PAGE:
PC classics Ultima, SimCity and Myst have been added to the World Video Game Hall of Fame

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Deep in my heart I know that Hall of Fame-type accolades are largely just a way of dressing up a way of marketing your awards show/museum/whatever, but I also like to occasionally cast away the cynic in me and imagine a world in which this industry’s most important games and creators are rightly recognised, celebrated and preserved rather than being locked away in the vault of billion-dollar companies and left to rot. Imagine!

Anyway, I’m particularly fond of the Hall of Fames curated by New York-based “museum of play” The Strong, partly because I think they tend to choose genuinely interesting picks from amongst video games, tabletop games and toys – and partly because I respect the fact they will induct things like “sand” (yes, just sand), sidewalk chalk, the stick and the humble cardboard box (for being the plaything of children, not for its appearances in Metal Gear Solid, alas) alongside commercial products like Dungeons & Dragons, Magic: The Gathering, Wii Sports and Tetris.

This year’s video game additions were whittled down from a list of a dozen finalists that also included Guitar Hero, Tony Hawk’s Pro Skater, Neopets, You Don’t Know Jack, Tokimeki Memorial, Metroid and Elite to ultimately induct five classics into the pantheon of influential games.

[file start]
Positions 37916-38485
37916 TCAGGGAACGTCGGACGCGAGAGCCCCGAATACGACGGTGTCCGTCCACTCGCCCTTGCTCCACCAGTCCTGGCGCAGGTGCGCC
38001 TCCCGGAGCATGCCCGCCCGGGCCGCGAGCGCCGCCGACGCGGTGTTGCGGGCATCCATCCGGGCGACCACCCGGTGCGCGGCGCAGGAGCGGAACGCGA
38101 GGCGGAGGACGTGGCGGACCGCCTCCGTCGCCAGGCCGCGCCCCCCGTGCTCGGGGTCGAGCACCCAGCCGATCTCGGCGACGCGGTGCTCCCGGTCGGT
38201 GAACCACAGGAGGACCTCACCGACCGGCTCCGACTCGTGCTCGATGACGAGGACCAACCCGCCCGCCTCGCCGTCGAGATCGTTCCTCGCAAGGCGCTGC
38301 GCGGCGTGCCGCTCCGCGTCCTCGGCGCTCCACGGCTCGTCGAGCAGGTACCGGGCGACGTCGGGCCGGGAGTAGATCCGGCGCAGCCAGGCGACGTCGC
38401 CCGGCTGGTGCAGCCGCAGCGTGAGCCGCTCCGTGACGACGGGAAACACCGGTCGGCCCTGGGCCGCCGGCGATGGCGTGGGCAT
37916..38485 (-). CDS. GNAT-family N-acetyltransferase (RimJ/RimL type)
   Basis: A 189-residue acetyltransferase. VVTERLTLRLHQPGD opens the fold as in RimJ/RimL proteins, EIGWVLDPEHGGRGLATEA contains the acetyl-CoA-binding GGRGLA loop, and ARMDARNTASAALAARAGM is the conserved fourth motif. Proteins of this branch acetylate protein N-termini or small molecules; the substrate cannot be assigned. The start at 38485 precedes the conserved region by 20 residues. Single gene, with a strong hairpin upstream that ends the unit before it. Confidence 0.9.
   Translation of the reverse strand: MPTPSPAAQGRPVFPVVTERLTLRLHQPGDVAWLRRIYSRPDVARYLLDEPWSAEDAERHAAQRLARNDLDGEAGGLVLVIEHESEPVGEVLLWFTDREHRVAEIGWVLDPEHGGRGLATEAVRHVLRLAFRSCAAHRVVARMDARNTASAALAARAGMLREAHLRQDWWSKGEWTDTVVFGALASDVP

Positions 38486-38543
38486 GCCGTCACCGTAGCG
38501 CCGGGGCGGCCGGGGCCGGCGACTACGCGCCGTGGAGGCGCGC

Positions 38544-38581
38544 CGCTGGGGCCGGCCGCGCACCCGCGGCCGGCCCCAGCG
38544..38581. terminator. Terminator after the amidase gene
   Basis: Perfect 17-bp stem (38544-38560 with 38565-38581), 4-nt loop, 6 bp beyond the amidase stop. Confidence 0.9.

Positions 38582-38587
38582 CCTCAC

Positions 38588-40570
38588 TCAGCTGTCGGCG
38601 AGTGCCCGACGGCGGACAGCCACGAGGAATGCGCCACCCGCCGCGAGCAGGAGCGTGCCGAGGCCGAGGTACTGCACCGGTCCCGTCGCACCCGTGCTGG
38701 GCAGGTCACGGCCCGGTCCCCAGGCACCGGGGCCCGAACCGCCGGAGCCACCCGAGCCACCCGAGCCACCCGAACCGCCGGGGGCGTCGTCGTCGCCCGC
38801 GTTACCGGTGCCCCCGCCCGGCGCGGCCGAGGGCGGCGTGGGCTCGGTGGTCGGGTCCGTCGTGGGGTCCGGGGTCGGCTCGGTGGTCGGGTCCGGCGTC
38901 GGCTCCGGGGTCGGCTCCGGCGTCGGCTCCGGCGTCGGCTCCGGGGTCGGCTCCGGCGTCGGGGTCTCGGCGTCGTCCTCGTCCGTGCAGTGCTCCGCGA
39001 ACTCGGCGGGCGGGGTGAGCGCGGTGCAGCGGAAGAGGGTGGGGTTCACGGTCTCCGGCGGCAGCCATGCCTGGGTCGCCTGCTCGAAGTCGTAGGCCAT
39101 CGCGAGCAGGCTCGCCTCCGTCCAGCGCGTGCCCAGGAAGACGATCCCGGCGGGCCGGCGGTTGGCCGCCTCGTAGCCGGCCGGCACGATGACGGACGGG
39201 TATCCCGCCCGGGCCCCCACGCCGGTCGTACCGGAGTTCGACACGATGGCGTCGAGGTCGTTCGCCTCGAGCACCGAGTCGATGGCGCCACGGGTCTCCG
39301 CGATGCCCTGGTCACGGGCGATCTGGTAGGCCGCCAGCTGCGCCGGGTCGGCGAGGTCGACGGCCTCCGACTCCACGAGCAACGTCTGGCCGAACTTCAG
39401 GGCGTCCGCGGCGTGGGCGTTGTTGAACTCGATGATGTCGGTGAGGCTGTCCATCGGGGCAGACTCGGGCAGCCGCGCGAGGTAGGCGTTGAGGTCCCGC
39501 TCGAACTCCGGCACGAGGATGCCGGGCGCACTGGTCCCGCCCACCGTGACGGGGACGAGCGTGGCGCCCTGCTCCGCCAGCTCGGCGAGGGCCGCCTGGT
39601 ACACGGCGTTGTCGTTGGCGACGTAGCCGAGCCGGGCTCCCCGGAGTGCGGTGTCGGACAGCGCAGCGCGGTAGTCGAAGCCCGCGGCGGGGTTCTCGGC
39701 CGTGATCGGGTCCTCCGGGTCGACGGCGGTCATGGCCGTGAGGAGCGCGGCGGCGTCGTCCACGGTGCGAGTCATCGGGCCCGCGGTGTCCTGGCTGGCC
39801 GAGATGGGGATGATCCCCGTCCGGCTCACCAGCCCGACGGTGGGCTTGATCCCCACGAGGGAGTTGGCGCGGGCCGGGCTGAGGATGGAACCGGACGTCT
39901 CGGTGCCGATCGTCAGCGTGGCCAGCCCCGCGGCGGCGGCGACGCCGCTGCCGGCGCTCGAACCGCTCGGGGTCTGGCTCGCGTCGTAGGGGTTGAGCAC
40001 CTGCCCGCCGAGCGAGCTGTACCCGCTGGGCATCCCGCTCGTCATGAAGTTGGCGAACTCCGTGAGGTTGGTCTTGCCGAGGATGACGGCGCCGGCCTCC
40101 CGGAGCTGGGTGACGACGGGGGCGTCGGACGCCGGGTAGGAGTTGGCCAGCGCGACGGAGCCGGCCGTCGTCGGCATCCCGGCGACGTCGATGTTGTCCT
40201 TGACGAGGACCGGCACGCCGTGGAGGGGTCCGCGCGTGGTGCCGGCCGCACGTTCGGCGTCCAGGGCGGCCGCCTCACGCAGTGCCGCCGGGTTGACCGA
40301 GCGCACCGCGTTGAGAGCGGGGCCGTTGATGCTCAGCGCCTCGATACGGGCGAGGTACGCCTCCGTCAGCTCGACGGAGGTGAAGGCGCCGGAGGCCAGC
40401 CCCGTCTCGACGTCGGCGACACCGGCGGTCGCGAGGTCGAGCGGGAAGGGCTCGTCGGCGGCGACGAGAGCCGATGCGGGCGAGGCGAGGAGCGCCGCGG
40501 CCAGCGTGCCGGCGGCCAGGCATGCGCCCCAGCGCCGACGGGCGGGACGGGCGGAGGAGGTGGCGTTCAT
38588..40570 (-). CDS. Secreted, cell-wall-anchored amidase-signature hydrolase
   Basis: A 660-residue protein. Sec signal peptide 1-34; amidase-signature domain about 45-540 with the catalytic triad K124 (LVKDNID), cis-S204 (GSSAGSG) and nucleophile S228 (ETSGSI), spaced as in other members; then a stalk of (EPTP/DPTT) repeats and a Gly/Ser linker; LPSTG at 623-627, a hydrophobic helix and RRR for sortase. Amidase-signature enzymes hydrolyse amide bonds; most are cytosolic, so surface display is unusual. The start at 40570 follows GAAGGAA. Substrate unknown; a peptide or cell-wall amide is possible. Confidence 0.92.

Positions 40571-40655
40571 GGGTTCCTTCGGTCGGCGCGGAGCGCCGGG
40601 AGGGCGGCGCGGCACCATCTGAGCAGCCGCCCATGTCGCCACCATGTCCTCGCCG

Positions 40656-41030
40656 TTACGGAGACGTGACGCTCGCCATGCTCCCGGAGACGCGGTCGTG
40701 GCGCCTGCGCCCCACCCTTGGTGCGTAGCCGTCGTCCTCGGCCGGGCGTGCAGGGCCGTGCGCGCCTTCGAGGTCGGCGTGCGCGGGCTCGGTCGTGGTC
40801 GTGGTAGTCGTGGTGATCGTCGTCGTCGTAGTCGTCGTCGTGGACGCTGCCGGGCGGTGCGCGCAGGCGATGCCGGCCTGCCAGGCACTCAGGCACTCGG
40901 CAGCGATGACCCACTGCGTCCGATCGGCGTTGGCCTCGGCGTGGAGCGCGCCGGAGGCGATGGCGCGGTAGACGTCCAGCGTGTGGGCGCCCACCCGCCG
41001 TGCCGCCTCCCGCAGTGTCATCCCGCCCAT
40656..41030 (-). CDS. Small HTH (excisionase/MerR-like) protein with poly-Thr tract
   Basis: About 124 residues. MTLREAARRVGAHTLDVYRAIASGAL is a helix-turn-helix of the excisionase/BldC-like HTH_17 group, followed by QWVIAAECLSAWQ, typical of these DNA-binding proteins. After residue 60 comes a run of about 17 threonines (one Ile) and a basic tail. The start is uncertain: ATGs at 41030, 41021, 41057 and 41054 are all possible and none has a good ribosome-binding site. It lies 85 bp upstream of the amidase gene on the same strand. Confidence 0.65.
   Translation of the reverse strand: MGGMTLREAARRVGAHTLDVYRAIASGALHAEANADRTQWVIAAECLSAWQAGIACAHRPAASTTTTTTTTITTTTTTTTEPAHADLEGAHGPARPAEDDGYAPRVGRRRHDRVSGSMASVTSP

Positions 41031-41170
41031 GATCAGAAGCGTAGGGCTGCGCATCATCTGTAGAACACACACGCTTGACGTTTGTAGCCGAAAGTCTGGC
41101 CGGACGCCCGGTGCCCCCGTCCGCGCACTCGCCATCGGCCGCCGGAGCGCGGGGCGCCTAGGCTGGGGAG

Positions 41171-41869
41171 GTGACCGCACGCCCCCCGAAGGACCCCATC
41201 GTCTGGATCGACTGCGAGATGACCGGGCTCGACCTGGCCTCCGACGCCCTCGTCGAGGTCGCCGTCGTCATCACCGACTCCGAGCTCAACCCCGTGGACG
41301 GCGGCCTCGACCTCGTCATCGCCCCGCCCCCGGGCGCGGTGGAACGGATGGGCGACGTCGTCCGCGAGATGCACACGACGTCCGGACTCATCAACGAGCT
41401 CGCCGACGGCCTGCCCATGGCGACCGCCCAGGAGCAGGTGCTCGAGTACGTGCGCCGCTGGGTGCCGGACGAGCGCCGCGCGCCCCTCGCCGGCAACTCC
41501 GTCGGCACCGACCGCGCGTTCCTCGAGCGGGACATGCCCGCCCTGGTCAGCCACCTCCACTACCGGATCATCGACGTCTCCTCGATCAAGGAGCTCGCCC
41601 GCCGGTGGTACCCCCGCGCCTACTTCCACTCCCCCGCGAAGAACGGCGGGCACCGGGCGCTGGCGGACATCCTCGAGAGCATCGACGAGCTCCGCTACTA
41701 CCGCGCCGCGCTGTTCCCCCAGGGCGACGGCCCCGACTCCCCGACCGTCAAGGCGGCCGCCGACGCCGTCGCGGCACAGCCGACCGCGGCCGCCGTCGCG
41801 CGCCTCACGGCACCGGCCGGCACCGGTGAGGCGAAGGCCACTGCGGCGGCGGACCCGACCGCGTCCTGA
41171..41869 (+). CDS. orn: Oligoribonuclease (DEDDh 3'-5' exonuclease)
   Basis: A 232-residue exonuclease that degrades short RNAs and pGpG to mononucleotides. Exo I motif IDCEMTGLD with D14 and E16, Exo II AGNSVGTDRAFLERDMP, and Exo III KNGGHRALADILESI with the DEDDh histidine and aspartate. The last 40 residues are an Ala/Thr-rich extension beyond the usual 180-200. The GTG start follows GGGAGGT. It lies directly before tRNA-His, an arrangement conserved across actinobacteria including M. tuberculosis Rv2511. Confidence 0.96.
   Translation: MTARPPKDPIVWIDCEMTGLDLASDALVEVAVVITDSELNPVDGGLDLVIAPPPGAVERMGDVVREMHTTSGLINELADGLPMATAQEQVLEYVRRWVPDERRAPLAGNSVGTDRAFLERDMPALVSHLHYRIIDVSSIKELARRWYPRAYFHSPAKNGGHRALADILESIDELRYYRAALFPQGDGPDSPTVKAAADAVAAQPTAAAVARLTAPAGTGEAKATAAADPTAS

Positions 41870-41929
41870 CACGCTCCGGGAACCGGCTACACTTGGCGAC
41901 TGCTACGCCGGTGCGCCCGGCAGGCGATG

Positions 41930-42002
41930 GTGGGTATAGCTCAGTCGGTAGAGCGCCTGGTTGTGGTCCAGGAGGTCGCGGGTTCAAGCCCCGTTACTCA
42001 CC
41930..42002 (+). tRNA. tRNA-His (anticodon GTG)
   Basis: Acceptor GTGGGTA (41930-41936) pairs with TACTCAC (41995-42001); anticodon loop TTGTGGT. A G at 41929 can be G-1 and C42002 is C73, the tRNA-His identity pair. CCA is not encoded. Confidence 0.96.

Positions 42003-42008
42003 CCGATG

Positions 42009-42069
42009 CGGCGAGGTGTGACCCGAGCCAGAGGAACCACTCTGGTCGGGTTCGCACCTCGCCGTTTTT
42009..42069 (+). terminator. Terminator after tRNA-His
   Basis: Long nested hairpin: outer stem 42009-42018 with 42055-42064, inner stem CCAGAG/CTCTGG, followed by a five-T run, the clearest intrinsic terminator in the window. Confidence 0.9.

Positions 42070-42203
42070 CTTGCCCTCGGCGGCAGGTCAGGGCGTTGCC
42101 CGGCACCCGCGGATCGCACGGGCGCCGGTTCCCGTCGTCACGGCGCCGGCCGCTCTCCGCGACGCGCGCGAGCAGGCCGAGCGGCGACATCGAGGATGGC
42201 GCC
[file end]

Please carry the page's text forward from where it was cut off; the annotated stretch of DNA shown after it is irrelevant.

The winners included Atari arcade classic Asteroids and the original Resident Evil – as released first on the PlayStation – along with three undeniable giants of PC gaming: Myst, SimCity and Ultima. As if those need justification to be recognised for their contributions to gaming, The Strong nevertheless pointed out Myst’s groundbreaking world (and early use of CD-ROMs) alongside the fact it was the best-selling PC game of the entire nineties; SimCity’s place in popularising simulation, real-time strategy and city-building games (The Sims was inducted in 2016, for what it’s worth); and the first Ultima’s influence on other fantasy roleplaying games in the eighties, including Dragon Quest and Final Fantasy, as well as the success of Richard Garriott’s own long-running series by itself.

The inductees will now appear in a permanent exhibition in The Strong’s physical museum in Rochester, NY, joining the more than 40 other video games added since the non-profit organisation’s World Video Game Hall of Fame started in 2015. If you’re wondering, other big PC names on the full list include the likes of Doom, World of Warcraft, Oregon Trail, Tomb Raider, Colossal Cave Adventure, Minecraft, Bejeweled, King’s Quest, StarCraft and even Microsoft Solitaire. All worthy additions, though now I can’t help but wonder what the video game equivalents of “sand” or “stick” are – suggestions welcome below.

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